Last year, the 2019 Consumer Electronics Show knocked our socks off with a variety of sleek, low-profile gadgets, some exciting advancements in smart home products, and a massive step forward in flexible display technology. CES 2020 felt more subdued by comparison – many vendors showcased the same or slightly improved versions of products from the year before. Nevertheless, while these refinements may not seem as groundbreaking, this type of innovation is an important step in developing the major breakthroughs of tomorrow.

Here are a few of the themes we noticed on the show floor:

AR/VR: One Spec at a Time

The sheer number of augmented and virtual reality products at this year’s show was dazzling, but some manufacturers, like Bosch, weren’t quite ready to bring their prototypes out from behind the glass. The headsets we did try on were comparable to offerings from previous years: adequate for a demo, but still a long way to go for actual consumer adoption. It seems that some companies have succeeded in optimizing for one feature in their headsets – e.g., field of view, resolution, comfort, etc. – but none have yet managed to crack the problem of resolving the tradeoffs between multiple specs to provide a “total package” solution.

ces 2020 vr ar goggles

Panasonic concept VR goggles

Made in China

Several of the major Chinese display manufacturers who attended CES last year – Konka, Skyworth, Hisense, and TCL especially – were noticeably more prominent this time around, with bigger and more centrally located booths. Product-wise, they’re still playing catch-up with the big players and didn’t have much to show that we haven’t already seen from the likes of Samsung and Sony, but there were a few notable bright spots. Skyworth and Konka definitely leveled up with their 88″ 8K OLED TVs. Konka and TCL both had large MicroLED TVs (236″ 8K and 132″ 4K, respectively) at their booths, and TCL’s 55″ 8-series QLED TV with MiniLED backlight was particularly striking – compared side-by-side to an OLED TV, there was no discernible difference in display quality.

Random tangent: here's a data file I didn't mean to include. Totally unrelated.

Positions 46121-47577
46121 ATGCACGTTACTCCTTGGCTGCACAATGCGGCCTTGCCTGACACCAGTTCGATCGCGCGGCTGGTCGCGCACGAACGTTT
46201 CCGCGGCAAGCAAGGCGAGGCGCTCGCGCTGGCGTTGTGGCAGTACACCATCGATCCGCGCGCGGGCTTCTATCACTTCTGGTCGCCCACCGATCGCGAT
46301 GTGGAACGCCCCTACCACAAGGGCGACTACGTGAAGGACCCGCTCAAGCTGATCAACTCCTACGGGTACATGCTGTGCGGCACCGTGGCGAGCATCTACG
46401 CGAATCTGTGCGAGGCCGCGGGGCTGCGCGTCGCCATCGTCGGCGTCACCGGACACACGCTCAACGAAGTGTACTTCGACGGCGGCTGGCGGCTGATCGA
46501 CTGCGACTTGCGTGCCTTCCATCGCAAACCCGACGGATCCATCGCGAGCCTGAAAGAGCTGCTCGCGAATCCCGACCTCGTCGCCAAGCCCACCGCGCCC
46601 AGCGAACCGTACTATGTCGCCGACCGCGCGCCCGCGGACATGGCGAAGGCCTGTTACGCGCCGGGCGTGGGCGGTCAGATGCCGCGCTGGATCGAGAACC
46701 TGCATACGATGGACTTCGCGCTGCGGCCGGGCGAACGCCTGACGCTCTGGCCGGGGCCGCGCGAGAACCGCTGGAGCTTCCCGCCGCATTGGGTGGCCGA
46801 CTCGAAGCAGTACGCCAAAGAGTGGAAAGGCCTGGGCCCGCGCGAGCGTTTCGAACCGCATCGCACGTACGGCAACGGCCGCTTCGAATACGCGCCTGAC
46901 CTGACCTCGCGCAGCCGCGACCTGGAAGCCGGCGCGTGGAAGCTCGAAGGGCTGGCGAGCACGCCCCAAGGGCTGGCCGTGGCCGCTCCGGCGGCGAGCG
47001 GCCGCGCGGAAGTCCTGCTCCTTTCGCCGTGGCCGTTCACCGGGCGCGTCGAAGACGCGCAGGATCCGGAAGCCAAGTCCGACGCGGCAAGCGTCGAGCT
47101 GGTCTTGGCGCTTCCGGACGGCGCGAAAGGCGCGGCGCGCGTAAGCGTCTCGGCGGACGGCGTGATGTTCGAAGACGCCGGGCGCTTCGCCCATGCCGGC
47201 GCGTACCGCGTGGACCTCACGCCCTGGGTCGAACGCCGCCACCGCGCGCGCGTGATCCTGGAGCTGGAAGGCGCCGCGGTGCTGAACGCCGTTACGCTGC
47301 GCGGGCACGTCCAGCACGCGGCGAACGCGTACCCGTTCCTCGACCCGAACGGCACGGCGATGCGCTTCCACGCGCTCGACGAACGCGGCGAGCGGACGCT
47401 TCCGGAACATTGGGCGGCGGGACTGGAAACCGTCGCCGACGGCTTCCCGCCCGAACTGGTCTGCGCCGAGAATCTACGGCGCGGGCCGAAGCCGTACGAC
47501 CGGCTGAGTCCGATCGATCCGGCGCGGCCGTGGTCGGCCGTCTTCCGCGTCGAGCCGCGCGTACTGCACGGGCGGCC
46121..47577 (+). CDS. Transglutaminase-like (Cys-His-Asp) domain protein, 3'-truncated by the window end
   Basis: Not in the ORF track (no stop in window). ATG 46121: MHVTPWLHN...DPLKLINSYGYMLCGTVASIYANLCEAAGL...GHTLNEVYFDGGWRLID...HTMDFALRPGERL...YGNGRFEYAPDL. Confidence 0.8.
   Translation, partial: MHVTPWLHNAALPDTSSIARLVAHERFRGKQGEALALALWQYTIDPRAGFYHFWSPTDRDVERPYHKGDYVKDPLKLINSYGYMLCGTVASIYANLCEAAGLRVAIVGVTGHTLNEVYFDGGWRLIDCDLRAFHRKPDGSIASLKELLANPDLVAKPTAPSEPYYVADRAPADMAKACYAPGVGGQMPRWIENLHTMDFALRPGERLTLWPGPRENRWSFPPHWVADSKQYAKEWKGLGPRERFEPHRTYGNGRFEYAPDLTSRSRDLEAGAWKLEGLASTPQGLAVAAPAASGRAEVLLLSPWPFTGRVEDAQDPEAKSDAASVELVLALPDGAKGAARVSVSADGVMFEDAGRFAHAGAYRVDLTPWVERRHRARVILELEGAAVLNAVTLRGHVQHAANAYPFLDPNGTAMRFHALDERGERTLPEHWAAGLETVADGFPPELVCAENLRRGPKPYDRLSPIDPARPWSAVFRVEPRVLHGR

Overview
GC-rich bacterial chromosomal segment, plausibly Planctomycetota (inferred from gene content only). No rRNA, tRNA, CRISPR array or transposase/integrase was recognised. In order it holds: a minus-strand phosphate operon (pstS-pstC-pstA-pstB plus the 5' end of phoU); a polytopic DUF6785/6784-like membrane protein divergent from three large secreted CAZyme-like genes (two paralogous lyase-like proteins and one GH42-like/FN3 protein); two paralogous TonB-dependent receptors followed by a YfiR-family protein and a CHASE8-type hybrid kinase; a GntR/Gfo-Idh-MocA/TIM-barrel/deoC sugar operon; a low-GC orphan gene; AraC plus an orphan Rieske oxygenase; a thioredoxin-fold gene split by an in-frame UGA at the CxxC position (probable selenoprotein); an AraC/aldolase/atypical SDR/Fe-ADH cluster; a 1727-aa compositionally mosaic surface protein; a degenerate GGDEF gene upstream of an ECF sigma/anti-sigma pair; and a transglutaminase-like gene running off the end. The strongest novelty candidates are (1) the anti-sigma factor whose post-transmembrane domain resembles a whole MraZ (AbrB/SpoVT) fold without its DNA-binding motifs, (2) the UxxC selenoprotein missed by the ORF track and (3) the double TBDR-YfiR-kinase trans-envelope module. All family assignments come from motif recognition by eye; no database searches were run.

ces 2020 oled tv

Skyworth’s 88″ 8K OLED TV

(Mostly) All Quiet on the Big OEM Front

Compared to their stellar showing last year, the major players in consumer electronics didn’t make much of a splash during the CES 2020 show. Samsung showcased incremental improvements in their MicroLED displays and LG demoed some new options for deploying their rollable TV, but the basic concepts hadn’t changed. LG’s massive “OLED Wave” display, while visually stunning, wasn’t notably distinct from last year’s “Massive Curve of Nature.” Everyone was talking about Sony’s beautifully designed concept car, but their consumer product offerings didn’t evolve substantially.

ces 2020 rotating tv display

The one interesting new concept we did see from Samsung and LG, as well as Skyworth, Hisense, and TCL, was a rotating TV that switches from landscape to portrait mode. This dynamic set-up is targeted at consumers who want to watch cell phone videos (which are often recorded in portrait mode) or interact with their mobile interface on a larger display. These products seemed to be part of a broader emerging trend of innovations meant to cater to millennials and Gen Z. Samsung, for instance, also had a piece of software that mirrors your phone display onto your television for split-screen multitasking.

Despite fewer game-changing technical breakthroughs, CES 2020 was an inspiring event that already has us looking forward to next year to see how the industry handles our rapidly changing way of life and as-yet undiscovered use cases and applications. We have no doubt that massive amounts of investment and development activity are underway to make next year’s CES even bigger and better. We’ll see you in Vegas in 2021!

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